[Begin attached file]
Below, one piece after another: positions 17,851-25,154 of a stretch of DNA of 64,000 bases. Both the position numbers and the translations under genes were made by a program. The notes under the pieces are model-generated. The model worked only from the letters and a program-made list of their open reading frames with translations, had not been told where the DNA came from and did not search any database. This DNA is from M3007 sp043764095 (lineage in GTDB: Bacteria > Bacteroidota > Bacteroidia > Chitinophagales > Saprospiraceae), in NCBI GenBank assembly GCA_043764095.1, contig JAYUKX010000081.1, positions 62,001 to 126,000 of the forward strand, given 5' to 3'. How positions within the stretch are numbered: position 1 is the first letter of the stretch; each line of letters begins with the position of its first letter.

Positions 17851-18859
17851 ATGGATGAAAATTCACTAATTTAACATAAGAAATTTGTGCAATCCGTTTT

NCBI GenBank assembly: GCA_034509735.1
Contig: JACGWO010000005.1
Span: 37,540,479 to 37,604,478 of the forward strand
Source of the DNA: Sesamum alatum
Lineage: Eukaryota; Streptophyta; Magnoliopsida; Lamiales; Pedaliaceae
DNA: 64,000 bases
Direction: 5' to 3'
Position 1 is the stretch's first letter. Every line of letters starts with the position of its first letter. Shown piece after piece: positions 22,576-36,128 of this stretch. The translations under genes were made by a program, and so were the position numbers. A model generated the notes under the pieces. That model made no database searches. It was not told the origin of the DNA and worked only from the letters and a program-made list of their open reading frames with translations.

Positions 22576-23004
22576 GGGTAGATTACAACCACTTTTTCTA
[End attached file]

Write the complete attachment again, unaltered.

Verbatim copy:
Below, one piece after another: positions 17,851-25,154 of a stretch of DNA of 64,000 bases. Both the position numbers and the translations under genes were made by a program. The notes under the pieces are model-generated. The model worked only from the letters and a program-made list of their open reading frames with translations, had not been told where the DNA came from and did not search any database. This DNA is from M3007 sp043764095 (lineage in GTDB: Bacteria > Bacteroidota > Bacteroidia > Chitinophagales > Saprospiraceae), in NCBI GenBank assembly GCA_043764095.1, contig JAYUKX010000081.1, positions 62,001 to 126,000 of the forward strand, given 5' to 3'. How positions within the stretch are numbered: position 1 is the first letter of the stretch; each line of letters begins with the position of its first letter.

Positions 17851-18859
17851 ATGGATGAAAATTCACTAATTTAACATAAGAAATTTGTGCAATCCGTTTT

NCBI GenBank assembly: GCA_034509735.1
Contig: JACGWO010000005.1
Span: 37,540,479 to 37,604,478 of the forward strand
Source of the DNA: Sesamum alatum
Lineage: Eukaryota; Streptophyta; Magnoliopsida; Lamiales; Pedaliaceae
DNA: 64,000 bases
Direction: 5' to 3'
Position 1 is the stretch's first letter. Every line of letters starts with the position of its first letter. Shown piece after piece: positions 22,576-36,128 of this stretch. The translations under genes were made by a program, and so were the position numbers. A model generated the notes under the pieces. That model made no database searches. It was not told the origin of the DNA and worked only from the letters and a program-made list of their open reading frames with translations.

Positions 22576-23004
22576 GGGTAGATTACAACCACTTTTTCTA